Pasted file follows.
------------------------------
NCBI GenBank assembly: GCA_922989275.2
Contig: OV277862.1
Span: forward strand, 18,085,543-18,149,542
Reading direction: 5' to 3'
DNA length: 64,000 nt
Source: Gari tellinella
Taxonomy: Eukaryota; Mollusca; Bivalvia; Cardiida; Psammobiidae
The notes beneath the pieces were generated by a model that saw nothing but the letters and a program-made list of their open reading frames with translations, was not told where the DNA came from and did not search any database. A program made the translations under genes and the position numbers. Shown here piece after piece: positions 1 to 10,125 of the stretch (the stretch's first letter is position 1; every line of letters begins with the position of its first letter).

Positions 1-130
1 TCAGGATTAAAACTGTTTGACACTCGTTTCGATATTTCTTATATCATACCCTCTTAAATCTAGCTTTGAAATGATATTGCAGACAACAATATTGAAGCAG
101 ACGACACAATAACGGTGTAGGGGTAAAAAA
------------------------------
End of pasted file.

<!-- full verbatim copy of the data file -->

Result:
NCBI GenBank assembly: GCA_922989275.2
Contig: OV277862.1
Span: forward strand, 18,085,543-18,149,542
Reading direction: 5' to 3'
DNA length: 64,000 nt
Source: Gari tellinella
Taxonomy: Eukaryota; Mollusca; Bivalvia; Cardiida; Psammobiidae
The notes beneath the pieces were generated by a model that saw nothing but the letters and a program-made list of their open reading frames with translations, was not told where the DNA came from and did not search any database. A program made the translations under genes and the position numbers. Shown here piece after piece: positions 1 to 10,125 of the stretch (the stretch's first letter is position 1; every line of letters begins with the position of its first letter).

Positions 1-130
1 TCAGGATTAAAACTGTTTGACACTCGTTTCGATATTTCTTATATCATACCCTCTTAAATCTAGCTTTGAAATGATATTGCAGACAACAATATTGAAGCAG
101 ACGACACAATAACGGTGTAGGGGTAAAAAA